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wine and food pairingIn wine and food pairing, a lot of attention is given to flavor matching. We seek wines that match the flavor profile of the dish. Earthy wines go with earthy foods, herbaceous wines with a salad, wines with a briny flavor note go with seafood, etc. While this relationship is important to create that magical synergy that the best pairings have I think it’s a mistake to begin with this relationship. It’s seldom the case that your choice of wine will have a negative influence on your food. But it’s rather common for food to ruin the flavor of wine. And its taste, not flavor, that is the culprit in pairing disasters. In other words, the most important thing to know is how the presence of the 5 basic tastes in your dish will impact the wine.

Here are the basic relationships to know:

1. The most important factor to assess is how sweet your dish is. Sweet food will make your wine taste thin and sour. Serve a sweet sauce with a $150 Barolo and you might as well pour the wine down the drain. The wine must be sweeter than your food.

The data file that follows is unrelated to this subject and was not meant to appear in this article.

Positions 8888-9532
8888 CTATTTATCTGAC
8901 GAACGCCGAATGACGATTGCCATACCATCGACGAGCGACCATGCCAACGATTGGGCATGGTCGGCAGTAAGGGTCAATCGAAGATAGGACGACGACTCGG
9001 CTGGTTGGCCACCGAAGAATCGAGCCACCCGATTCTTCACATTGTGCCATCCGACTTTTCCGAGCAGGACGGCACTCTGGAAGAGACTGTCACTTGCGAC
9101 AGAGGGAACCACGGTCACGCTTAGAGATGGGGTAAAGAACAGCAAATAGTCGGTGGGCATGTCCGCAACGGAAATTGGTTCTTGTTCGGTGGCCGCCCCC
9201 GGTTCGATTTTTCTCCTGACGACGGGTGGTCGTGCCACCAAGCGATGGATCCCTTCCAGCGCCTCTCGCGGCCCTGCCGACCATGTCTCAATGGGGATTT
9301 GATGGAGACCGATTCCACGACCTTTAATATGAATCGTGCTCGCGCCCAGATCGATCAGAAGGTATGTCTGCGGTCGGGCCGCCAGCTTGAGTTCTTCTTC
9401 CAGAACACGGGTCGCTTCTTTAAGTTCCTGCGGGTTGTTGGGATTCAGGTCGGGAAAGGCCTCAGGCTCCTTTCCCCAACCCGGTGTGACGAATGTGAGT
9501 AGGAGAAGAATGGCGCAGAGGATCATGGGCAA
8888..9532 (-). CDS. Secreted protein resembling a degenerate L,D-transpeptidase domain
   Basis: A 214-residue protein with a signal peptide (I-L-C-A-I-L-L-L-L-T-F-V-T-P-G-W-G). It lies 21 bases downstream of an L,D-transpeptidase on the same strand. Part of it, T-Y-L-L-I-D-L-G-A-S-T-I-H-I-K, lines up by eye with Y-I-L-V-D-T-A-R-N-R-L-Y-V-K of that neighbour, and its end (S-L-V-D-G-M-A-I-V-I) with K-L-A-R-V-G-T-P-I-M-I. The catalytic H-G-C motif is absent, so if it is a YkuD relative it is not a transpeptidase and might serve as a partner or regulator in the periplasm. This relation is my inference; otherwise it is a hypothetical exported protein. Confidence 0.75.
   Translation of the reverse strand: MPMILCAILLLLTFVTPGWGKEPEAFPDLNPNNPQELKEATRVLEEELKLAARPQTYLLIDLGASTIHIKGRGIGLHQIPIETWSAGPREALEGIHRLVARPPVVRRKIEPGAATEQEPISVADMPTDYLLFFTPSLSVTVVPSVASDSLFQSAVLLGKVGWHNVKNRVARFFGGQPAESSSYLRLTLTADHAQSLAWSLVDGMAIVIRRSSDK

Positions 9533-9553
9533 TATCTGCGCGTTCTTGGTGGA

2. Foods with high acid (sour or tart foods) will make the wine taste sweeter and softer. Try tasting a bit of lemon with a wine to observe this effect. The sourness in the food seems to mask the sourness in the wine.

3. Salt also makes wine tastes softer and brings out fruit notes. Is there anything better than potato chips with sparkling wine?

4. Bitter foods will boost the bitterness and astringency of a wine, especially red wines with lots of tannins. Try walnuts with a young, tannic wine to observe this. Bitter foods are better served with white wines that lack tannins.

5. Umami can be tricky. Umami will boost every flavor. That can be good or bad. Umami can boost bitterness and acidity throwing the wine out of balance. It can make oaked wines taste too oaky. But umami also boosts umami. Foods full of umami can make an aged wine taste wonderful because aged wines have lots of umami.

Of course the amount and intensity of a taste and how dominant it is will be crucial information to think about.

This is obviously not all there is to wine pairing. Matching the weight of food and wine is important as well. But if you keep in mind these basic relationships you can avoid most pairing disasters.

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